For me, the answer is no. In part, it’s because the whole idea just goes against everything I believe about dog training. But, and I admit this freely, it’s because I have a very fearful dog who would be absolutely RUINED by a shock collar. And, I will NOT throw away all the years of hard work to protect her from snakes.
Will I regret that decision someday? Maybe so.
Would I think otherwise if I had a dog with a rock-solid temperament? Maybe so.
But, I also recently interviewed a woman whose famous bloodhound (Knotty, video clip) died of kidney failure 13 months after tangling with a big rattlesnake. We talked about snake aversion training using shock collars, and neither of us have done it. Both of us live in snake-endemic regions.
Dog Training Foundation Saves the Day
The last time Lilly squared off with a rattlesnake outside our house (just a few weeks ago), I used a combination of existing training to get her safely away from the snake without me having to go near it either:
- I used a dog agility cue OUT!, which means move away.
- I used a runaway recall, like we discussed earlier about teaching COME! Essentially I ran away and asked Lilly to come along.
I like to think I can keep her safe, if we’re together. Alas, both of her rattlesnake bites happened at home, while she was alone on our rural, mountain property.
What do you think?
Is teaching dogs to avoid dangerous wildlife the exception to the Never Shock a Puppy “rule”? Or, can you teach other forms of self control and responsiveness that will work just as well?
Prize Drawing #5 –> Our GRAND Prize!!!
This week, we’ll be collecting entries for the fifth of FIVE prizes we’ll be giving away during the Never Shock a Puppy campaign. All you have to do is post a comment to this blog entry before midnight (MDT), Sunday, Oct 17, 2010, to be entered into the random prize drawing.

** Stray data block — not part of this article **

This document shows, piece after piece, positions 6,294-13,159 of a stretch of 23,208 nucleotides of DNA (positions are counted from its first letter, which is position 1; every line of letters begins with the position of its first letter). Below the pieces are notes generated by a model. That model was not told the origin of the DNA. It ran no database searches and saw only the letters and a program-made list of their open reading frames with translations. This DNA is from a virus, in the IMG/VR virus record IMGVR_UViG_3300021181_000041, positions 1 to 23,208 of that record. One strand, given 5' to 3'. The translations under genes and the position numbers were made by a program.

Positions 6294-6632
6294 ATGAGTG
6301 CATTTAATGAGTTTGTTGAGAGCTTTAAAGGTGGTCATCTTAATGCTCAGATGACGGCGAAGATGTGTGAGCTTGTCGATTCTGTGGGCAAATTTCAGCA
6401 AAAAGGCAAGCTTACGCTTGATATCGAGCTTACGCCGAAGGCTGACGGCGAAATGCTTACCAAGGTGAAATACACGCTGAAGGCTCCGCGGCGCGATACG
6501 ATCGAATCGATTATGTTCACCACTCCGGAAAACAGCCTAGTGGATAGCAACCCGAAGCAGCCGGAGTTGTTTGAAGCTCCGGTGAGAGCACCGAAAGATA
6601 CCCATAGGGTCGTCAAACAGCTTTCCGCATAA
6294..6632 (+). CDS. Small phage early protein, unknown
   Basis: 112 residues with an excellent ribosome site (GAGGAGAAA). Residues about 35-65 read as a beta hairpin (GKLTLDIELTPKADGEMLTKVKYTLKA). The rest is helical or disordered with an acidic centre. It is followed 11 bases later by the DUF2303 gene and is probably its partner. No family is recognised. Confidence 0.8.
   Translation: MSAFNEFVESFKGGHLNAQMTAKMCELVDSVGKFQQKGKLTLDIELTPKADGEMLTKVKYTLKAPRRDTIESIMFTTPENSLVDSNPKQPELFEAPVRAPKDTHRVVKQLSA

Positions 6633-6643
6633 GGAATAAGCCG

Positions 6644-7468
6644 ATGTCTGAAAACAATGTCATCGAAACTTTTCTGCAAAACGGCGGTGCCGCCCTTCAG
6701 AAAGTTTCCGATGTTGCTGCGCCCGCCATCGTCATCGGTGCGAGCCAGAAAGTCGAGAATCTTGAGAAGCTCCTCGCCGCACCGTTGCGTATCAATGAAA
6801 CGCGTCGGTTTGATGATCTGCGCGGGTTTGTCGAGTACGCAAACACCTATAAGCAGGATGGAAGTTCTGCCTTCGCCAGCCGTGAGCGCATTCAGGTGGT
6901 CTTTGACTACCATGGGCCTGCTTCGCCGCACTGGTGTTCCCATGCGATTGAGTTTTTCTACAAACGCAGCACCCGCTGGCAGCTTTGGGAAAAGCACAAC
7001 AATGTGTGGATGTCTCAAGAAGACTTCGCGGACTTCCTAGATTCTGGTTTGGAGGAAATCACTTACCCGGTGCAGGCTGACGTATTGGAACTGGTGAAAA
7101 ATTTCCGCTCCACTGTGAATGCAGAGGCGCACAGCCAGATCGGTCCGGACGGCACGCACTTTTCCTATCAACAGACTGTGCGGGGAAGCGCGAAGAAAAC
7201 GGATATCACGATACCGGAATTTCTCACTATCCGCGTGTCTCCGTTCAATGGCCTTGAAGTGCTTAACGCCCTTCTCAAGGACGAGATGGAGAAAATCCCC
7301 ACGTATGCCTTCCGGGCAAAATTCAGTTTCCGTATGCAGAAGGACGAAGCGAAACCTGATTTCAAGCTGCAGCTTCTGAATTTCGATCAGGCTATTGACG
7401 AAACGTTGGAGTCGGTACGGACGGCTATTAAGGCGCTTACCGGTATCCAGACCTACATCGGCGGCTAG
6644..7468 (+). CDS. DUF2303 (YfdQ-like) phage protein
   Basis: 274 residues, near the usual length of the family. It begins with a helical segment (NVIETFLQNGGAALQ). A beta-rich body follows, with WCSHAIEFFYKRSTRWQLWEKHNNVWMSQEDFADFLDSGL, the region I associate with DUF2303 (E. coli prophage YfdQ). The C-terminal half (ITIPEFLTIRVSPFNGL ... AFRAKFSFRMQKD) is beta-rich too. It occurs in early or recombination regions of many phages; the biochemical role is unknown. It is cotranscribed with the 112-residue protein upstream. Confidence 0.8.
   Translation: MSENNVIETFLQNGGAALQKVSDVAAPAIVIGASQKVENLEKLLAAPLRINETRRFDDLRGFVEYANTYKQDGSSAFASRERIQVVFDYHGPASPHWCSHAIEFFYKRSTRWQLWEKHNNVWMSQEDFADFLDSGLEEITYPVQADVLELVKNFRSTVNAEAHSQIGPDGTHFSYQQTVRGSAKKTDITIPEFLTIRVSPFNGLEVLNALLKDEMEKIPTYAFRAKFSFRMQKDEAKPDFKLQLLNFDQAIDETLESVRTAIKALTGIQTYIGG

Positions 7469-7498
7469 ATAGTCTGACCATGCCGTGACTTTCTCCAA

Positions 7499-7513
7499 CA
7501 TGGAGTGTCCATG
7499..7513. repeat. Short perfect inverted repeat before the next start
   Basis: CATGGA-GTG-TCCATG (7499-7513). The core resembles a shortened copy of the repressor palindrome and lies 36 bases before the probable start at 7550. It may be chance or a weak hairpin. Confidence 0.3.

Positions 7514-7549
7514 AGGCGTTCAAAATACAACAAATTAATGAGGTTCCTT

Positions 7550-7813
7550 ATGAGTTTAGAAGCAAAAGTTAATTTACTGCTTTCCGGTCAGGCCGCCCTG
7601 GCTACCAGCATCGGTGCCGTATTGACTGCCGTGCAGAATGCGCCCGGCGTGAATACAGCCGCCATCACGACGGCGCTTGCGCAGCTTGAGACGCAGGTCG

Because we hope to reach out to first-time dog owners and new dog adopters, people who self identify as such in their comment below will get a couple of bonus entries. (We’re working on the honor system here, folks.)
You can read all the official rules to learn more, but for logistical reasons, we must limit entries to those in the U.S. and Canada. We’ll notify the winner next week via email, so be sure you enter your email address correctly. Once we know via private email conversations, where the winner lives and what size is needed, we can arrange for prize delivery and for the dog training contact.
This week’s prize package includes:
- A $100 electronic gift certificate to Best Friends General Store
- A new Halti head collar or harness from The Company of Animals (Thanks to our coalition connections through Best Friends General Store)
- A one-hour private lesson with a dog trainer in your area (paid for by sponsor K9Cuisine.com) and contacts gained via the No Shock Collar Coalition and Truly Dog Friendly)
- A $25 electronic gift certificate from K9Cuisine.com
- A toy supplied by Calling All Dogs
Since in our chosen WordPress Theme, it’s hard to find the comment link … we’ve made a big one here.
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Never Shock a Puppy coalition members (and others, we hope) are blogging from their own sites on this and related topics. Each of us explain our opposition to shock collars (and other punitive methods in our own ways), so we hope you find at least one blogger who “speaks your language” so that you can follow our campaign in a way that feels most comfortable to you. Check out this blog hop to learn more.